It’s been awhile since I’ve updated Hope’s Journey. There wasn’t anything new to add and I felt I was repeating myself too much.
Hope is doing very well. There has been no more weight loss. In fact, he has a hearty appetite lately and we often give him more food after he has finished his normal portion. Every night, at bedtime, he eats a whole jar of Gerber Baby Food ‘Lil Sticks.
His chemo treatments have followed the normal schedule, with no more postponements due to his white blood count being too low. His last dosage of Adriamycin followed the usual pattern of nausea, vomiting, bloody diarrhea and lethargy, leading to another visit to the animal emergency clinic two days later for fluids and anti-nausea drugs. We were told that would be his last dose of Adriamycin, thank goodness. I wasn’t sure if he could tolerate that again.
Even though dogs don’t lose their fur during chemotherapy, we have noticed lately that the texture of Hope’s fur has changed. He has always had extremely soft fur and during pet therapy visits, when people are petting him, they often comment of his softness. But now there is a brittleness to his fur, especially along his ribcage. The fur even looks broken off. I expect this to get back to normal after all of the treatments are over. That seems unimportant for now.
One thing I’ve discovered during the last two months is a magical elixir called Bone Broth! This is broth made by slowly cooking meat bones for about eighteen to twenty four hours. What makes this different from the usual broth we all make is the length of time it cooks. The bones should be soft and crumbly when it’s done. There are many recipes and information on the internet about it, but for pets you can keep it very simple. I placed turkey neck and back bones in the bottom of a crock pot, added about 1/8 cup of apple cider vinegar and filled the pot with water. The ACV helps draw nutrients from the bones. You could also use lemon juice. After eighteen hours I had a very nice clear broth. When Hope was too sick to eat his food, he was able to drink the broth and get valuable nutrition. All of my pets, dogs and cats, were crazy for this broth.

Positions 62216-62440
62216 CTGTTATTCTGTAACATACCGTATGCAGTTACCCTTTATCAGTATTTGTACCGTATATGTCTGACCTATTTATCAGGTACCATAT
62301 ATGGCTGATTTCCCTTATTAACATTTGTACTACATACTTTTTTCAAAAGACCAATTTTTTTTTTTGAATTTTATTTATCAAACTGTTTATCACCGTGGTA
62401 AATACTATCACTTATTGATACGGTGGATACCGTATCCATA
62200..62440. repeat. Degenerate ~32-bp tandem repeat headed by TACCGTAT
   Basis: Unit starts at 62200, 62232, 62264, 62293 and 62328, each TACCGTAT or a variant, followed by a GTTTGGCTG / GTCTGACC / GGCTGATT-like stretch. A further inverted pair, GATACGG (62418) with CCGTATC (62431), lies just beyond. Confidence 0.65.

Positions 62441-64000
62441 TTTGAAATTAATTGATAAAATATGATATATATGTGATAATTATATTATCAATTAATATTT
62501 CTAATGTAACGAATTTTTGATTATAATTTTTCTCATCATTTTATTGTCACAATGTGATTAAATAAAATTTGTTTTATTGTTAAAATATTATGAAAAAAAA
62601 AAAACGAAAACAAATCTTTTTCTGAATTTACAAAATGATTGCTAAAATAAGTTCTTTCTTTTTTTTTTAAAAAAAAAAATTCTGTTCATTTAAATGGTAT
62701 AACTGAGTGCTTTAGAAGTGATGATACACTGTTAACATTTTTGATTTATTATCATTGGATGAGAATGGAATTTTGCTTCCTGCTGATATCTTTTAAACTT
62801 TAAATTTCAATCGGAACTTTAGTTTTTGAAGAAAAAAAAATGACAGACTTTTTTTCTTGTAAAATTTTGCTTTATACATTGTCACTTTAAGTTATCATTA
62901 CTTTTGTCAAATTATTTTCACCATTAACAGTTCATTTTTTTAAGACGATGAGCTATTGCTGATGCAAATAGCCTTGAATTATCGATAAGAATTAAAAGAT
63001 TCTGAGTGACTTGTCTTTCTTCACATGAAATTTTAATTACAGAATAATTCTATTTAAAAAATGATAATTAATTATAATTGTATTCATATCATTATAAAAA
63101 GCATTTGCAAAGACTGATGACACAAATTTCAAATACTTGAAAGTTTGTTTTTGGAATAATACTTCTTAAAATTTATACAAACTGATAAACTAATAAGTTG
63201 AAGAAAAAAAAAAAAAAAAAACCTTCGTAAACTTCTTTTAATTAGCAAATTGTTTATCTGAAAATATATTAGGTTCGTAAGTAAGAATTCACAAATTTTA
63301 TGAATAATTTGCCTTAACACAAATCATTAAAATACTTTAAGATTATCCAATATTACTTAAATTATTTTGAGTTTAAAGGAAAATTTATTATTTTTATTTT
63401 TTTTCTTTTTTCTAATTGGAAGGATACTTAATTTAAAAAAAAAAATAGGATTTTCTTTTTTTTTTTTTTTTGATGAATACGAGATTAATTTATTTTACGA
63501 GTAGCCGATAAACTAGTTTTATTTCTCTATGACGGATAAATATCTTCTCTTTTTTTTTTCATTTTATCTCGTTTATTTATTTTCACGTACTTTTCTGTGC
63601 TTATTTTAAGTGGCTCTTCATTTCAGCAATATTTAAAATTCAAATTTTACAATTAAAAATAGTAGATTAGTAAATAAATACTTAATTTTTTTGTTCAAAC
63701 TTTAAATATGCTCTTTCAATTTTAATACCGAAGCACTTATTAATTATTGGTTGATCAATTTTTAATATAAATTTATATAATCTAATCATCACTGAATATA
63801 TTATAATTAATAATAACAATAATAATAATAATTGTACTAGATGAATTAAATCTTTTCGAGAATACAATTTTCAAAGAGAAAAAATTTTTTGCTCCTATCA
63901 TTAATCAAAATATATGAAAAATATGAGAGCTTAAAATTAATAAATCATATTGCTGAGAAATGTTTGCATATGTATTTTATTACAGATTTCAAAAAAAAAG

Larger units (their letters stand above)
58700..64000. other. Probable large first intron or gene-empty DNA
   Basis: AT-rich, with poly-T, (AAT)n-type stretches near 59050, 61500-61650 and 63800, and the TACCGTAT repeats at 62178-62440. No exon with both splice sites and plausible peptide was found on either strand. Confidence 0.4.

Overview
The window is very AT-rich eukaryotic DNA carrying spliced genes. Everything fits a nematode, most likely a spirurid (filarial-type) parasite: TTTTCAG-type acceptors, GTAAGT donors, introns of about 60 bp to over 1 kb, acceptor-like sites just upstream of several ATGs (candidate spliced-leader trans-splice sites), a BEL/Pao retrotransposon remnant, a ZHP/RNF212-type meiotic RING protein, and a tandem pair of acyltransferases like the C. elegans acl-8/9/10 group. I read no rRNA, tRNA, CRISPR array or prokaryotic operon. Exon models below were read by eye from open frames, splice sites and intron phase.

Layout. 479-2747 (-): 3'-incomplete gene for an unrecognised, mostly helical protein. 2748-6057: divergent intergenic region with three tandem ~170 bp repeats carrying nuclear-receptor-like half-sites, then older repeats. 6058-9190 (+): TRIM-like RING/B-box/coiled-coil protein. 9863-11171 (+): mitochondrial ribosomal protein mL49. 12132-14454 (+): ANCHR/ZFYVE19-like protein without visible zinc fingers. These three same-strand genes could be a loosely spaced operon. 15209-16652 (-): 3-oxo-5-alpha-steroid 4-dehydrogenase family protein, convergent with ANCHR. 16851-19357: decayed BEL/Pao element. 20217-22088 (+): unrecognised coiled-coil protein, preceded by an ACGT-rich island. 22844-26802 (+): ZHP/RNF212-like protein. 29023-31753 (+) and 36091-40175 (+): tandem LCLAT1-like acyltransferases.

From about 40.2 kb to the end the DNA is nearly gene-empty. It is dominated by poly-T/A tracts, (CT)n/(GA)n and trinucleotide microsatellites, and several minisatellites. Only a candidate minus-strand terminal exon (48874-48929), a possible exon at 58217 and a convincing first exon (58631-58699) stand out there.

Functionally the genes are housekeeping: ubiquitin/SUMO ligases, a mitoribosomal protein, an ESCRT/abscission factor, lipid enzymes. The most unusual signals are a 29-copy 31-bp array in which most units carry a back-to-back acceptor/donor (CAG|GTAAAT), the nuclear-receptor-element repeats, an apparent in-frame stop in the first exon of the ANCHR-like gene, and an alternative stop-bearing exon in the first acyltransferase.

I took some broth to one of my pet sitting clients whose Chihuahua had stopped eating and drinking to the point they took her to the veterinarian. All of her tests were negative so they were trying different foods and using an eye dropper filled with water to get fluids in her. When I gave her the broth, she drank it down. I left it there and when the clients returned home, they mixed it with her normal dry kibble and she ate it all. So this will be my first “go to” solution for a pet that won’t eat.
Dealing with a pet’s illness creates an opportunity to learn things we don’t expect. Once Hope’s chemotherapy is over, which should be next month, I’ll start sharing information about hypothyroidism in dogs since one of our dogs was recently diagnosed. The good thing about hypothyroidism is that is a common disease that is easily and inexpensively treated.
Our photo for this blog is Hope hanging out in his favorite chair in my office.